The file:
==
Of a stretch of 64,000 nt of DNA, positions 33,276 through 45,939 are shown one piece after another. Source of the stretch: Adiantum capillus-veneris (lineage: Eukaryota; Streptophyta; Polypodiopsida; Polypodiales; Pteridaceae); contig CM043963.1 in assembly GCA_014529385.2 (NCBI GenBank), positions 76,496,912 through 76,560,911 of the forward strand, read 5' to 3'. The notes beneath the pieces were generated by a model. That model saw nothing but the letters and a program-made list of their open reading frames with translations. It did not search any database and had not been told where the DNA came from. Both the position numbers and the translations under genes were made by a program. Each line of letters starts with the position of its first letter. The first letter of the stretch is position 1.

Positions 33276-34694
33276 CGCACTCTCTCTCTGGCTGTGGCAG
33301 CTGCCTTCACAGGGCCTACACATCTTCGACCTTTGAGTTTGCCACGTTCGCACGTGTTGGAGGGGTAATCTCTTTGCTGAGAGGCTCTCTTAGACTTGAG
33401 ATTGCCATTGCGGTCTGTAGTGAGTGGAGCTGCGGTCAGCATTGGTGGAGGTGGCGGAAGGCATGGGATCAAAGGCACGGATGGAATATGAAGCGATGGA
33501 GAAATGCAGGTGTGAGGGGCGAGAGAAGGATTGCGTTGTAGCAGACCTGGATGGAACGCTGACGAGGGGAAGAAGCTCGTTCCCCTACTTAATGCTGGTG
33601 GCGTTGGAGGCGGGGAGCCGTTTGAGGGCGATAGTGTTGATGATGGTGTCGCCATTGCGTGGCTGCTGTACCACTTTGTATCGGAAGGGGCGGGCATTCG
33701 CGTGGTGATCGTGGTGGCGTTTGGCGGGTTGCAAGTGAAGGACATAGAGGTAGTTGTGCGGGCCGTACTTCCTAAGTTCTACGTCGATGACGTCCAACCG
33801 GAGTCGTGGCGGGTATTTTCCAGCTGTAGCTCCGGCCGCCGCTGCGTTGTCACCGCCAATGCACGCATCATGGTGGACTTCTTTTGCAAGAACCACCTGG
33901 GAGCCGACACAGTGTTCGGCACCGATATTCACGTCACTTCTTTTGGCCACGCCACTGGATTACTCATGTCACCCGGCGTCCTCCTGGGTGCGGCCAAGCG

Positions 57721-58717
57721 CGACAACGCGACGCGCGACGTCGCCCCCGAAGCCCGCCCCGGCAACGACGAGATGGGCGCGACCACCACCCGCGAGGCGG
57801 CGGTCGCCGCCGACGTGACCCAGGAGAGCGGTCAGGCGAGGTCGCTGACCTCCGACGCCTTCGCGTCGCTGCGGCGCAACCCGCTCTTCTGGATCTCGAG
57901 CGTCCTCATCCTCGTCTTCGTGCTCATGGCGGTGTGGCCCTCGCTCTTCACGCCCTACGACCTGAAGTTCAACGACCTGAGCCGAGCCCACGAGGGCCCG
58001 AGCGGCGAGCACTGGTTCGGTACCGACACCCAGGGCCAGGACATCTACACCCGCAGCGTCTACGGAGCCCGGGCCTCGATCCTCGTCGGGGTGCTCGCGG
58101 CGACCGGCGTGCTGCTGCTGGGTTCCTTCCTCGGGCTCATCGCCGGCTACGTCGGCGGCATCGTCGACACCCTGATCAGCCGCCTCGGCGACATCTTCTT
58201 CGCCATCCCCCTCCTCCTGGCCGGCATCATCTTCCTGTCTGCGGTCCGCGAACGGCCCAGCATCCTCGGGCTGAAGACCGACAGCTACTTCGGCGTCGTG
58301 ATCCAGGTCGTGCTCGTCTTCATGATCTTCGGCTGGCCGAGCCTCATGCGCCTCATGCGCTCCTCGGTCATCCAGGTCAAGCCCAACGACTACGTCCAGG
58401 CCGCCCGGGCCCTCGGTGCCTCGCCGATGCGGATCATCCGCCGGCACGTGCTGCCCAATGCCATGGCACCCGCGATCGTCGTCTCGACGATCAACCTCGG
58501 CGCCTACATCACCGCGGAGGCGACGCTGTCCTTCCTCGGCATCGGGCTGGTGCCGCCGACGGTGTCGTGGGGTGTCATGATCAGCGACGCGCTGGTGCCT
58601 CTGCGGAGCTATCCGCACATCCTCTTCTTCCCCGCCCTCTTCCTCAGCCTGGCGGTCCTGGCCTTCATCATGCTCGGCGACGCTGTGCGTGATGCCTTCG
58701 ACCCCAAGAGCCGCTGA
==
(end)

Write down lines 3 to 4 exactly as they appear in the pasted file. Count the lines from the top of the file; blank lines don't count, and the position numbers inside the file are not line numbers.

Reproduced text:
33276 CGCACTCTCTCTCTGGCTGTGGCAG
33301 CTGCCTTCACAGGGCCTACACATCTTCGACCTTTGAGTTTGCCACGTTCGCACGTGTTGGAGGGGTAATCTCTTTGCTGAGAGGCTCTCTTAGACTTGAG